Last year, you released Other People’s Pieces, a covers album that includes piano versions of Daft Punk, Lana Del Rey, and Beach House.
Chilly Gonzales: Those covers were originally intended for a radio show in which I took a look at pop culture anthems. Between the commentary, I let people know what was coming up by playing short interludes. That’s how the project came about. If none of that had happened, I never would have recorded a covers album. Once again, it wasn’t planned.

Despite the absence of a plan, you did beat the world record for the longest concert in May 2009. You did intend to break that record (27 hours, 3 minutes, and 44 seconds), didn’t you?
Chilly Gonzales: I decided to do that on an impulse. I was working at Ciné 13, a small theatre in Paris, where I was programmed to play every Sunday for ten weeks. Three weeks before the end, I started wanting to do something a bit mad for the final performance.

Was that a challenging exercise, physically?
Chilly Gonzales: I was having a lot of stomach pains and palpitations. But I held on thanks to the adrenaline. The real challenge wasn’t to finish the concert but to maintain the quality throughout. It needed to still be good music, the people had to enjoy it until the end. That was the most important thing.

You have collaborated on Drake and Daft Punk albums. Did they seek you out?
Chilly Gonzales: Not at all. They were both accidents. My collaboration with the robots on the album Random Access Memories came about because I missed a plane. I had to wait for two days in Los Angeles for another flight. I was stuck. Then, I remembered that Thomas (Bangalter, nal) had told me that Daft Punk would be in California at that time. I sent a mail and, by a stroke of luck, they were there. They invited me to the studio.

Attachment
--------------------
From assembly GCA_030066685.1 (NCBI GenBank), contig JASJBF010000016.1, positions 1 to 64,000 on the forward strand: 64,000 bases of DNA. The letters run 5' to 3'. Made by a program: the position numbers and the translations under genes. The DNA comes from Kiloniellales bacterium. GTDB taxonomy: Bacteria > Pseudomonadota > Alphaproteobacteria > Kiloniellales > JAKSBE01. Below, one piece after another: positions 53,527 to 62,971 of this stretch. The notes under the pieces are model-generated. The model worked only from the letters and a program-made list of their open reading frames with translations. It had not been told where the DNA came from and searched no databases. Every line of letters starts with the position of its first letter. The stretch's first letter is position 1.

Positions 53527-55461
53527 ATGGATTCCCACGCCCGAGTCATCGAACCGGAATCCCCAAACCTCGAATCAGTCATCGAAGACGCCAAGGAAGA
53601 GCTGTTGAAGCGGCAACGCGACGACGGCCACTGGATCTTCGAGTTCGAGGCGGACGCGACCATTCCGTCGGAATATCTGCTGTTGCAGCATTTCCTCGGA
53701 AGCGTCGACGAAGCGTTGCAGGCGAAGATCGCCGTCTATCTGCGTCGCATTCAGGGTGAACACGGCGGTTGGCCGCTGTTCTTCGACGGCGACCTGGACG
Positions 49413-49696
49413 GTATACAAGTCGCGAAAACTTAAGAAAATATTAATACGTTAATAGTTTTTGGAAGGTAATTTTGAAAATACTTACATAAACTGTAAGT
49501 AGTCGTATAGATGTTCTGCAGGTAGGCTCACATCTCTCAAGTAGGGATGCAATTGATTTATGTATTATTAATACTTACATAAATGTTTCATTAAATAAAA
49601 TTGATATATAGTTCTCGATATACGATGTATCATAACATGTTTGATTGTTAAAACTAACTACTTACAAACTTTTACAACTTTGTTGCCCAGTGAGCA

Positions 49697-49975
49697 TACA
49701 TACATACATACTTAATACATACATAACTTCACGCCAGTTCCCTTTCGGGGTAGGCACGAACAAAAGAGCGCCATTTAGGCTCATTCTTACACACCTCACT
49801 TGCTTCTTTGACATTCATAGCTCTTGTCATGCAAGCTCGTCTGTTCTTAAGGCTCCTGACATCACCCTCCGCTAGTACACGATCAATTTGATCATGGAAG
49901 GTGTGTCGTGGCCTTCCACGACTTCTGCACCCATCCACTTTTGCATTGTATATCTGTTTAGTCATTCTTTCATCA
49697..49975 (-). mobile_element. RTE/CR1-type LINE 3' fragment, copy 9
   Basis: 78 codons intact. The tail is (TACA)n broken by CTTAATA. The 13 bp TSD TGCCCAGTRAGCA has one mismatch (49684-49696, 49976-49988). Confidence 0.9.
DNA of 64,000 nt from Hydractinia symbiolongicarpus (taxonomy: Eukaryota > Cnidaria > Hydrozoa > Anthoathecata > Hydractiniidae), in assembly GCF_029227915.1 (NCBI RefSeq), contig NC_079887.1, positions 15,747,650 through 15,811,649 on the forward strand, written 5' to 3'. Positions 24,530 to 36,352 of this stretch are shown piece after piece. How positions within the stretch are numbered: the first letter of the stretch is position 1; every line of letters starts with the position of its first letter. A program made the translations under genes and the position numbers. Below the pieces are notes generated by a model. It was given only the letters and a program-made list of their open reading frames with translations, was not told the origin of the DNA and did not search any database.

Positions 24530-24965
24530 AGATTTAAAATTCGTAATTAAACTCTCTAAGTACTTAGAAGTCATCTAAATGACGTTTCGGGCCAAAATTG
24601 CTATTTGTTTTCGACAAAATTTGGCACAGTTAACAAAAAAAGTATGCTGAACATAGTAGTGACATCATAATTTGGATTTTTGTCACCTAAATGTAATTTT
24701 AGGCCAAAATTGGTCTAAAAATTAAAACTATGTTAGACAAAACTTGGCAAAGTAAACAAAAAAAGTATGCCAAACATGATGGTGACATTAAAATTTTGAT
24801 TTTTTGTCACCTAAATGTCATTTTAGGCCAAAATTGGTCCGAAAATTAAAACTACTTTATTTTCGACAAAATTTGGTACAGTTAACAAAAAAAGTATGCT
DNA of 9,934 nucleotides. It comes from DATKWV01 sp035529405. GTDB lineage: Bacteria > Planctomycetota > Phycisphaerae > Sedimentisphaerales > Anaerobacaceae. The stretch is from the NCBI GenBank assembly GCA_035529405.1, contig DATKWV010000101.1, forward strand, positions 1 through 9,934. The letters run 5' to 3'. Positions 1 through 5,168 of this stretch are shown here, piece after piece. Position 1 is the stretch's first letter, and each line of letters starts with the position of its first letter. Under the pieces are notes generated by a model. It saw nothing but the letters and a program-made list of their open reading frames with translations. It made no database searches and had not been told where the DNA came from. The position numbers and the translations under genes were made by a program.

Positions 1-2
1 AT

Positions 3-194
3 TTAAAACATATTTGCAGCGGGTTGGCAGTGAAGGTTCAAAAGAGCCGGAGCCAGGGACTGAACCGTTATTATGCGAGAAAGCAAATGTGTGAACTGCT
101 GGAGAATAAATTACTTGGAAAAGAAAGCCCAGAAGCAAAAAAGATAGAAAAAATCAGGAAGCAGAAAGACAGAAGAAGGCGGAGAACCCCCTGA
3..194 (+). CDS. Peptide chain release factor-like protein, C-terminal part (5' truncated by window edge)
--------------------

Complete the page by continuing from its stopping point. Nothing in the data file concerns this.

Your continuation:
If I had boarded my plane, I never would have played piano with Daft Punk. It was the same with Drake. I had accompanied him on the piano at the Junos, an awards ceremony for the best Canadian artists. After the show, he invited me to join him in the studio, where he played me the demo for the song “Marvins Room”. It was moving. Straight after, Drake asked me to play piano on that track. I ended up playing on the album Take Care by chance.

It just goes to show, you have to stay on your toes. Because, in life, you never know what’s going to happen. I can’t stand people who want to plan everything. They drive me crazy. Trying to anticipate everything, to control everything, is the surest way to miss out on life. You have to lose yourself to experience things and find new paths.

Is there an artist whom you dream of working with?
Chilly Gonzales: That’s a dangerous fantasy. For example, for a long time, I dreamed of working with Françoise Hardy. Then, one happy day, we had the opportunity to collaborate on a track with Jane Birkin. It was catastrophic. There was absolutely no chemistry between Françoise Hardy and me. We didn’t understand each other.

There are still people I dream of collaborating with. Kate Bush, for example. But what would I have to offer her? In this job, it’s best to let meetings happen by chance. I am living proof that that works.

> Chilly Gonzales
5/3, 20.15, Bozar